Use of aspirin associates with longer primary patency of hemodialysis grafts.
Author(s): Dixon BS, Beck GJ, Dember LM, Vazquez MA, Greenberg A, Delmez JA, Allon M, Himmelfarb J, Hu B, Greene T, Radeva MK, Davidson IJ, Ikizler TA, Braden GL, Lawson JH, Cotton JR Jr, Kusek JW, Feldman HI
Affiliation(s): Division of Nephrology, University of Iowa College of Medicine, E-300D GH, 200 Hawkins Drive, Iowa City, IA 52242-1081, USA. firstname.lastname@example.org
Publication date & source: 2011-04, J Am Soc Nephrol., 22(4):773-81. Epub 2011 Mar 17.
Publication type: Randomized Controlled Trial; Research Support, N.I.H., Extramural; Research Support, Non-U.S. Gov't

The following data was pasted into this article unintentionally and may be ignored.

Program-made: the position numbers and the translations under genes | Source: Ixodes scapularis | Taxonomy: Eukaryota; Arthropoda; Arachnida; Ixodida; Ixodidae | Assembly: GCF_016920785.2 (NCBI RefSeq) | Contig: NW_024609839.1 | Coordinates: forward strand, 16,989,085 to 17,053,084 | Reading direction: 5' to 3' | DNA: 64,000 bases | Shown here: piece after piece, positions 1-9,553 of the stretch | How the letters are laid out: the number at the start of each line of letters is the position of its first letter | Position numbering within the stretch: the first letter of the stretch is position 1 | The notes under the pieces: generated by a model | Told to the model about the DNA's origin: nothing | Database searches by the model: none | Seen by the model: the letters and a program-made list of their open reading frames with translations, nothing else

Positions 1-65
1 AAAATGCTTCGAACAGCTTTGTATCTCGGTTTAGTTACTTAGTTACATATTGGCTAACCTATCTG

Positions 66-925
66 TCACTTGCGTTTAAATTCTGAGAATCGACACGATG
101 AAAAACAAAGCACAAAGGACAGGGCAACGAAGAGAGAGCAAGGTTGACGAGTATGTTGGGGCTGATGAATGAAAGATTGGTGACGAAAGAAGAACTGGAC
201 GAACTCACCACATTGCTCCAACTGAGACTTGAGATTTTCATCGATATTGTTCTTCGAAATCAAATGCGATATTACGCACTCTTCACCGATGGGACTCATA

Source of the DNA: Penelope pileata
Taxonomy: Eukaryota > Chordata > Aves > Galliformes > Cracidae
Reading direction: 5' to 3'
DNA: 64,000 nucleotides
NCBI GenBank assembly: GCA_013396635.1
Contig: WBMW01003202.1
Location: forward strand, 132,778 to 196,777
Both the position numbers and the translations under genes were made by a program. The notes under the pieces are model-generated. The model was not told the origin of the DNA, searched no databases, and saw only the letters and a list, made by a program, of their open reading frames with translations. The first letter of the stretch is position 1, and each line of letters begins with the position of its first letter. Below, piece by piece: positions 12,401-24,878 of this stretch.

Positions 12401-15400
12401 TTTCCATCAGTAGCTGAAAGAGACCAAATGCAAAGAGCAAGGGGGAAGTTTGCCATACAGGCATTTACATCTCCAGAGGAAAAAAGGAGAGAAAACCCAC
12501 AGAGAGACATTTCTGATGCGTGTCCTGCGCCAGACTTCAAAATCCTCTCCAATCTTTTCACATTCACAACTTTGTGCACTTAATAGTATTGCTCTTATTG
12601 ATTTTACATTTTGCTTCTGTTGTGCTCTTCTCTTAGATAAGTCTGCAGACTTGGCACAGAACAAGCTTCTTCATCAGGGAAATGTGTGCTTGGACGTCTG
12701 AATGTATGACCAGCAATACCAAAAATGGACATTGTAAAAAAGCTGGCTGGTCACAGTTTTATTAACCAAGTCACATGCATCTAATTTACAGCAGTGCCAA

Extended-release dipyridamole plus low-dose aspirin (ERDP/ASA) prolongs primary unassisted graft patency of newly created hemodialysis arteriovenous grafts, but the individual contributions of each component are unknown. Here, we analyzed whether use of aspirin at baseline associated with primary unassisted graft patency among participants in a randomized trial that compared ERDP/ASA and placebo in newly created grafts. We used Cox proportional hazards regression, adjusting for prespecified baseline comorbidities and covariates. Of all participants, 43% reported use of aspirin at baseline; of these, 82% remained on nonstudy aspirin (i.e., excluding ERDP/ASA) at 1 year. After 1 year of follow-up, the incidence of primary unassisted patency among participants using aspirin at baseline was 30% (95% CI: 24 to 35%) and among those not using aspirin was 23% (95% CI: 18 to 27%). Use of aspirin at baseline associated with a dose-dependent prolongation of primary unassisted graft patency that approached statistical significance (adjusted HR, 0.83; 95% CI: 0.68 to 1.01; P=0.06). Use of aspirin at baseline did not associate with prolongation of cumulative graft patency or participant survival. In conclusion, use of aspirin associates with a trend toward longer primary unassisted patency of newly placed hemodialysis grafts similar to that observed for ERDP/ASA. Copyright (c) 2011 by the American Society of Nephrology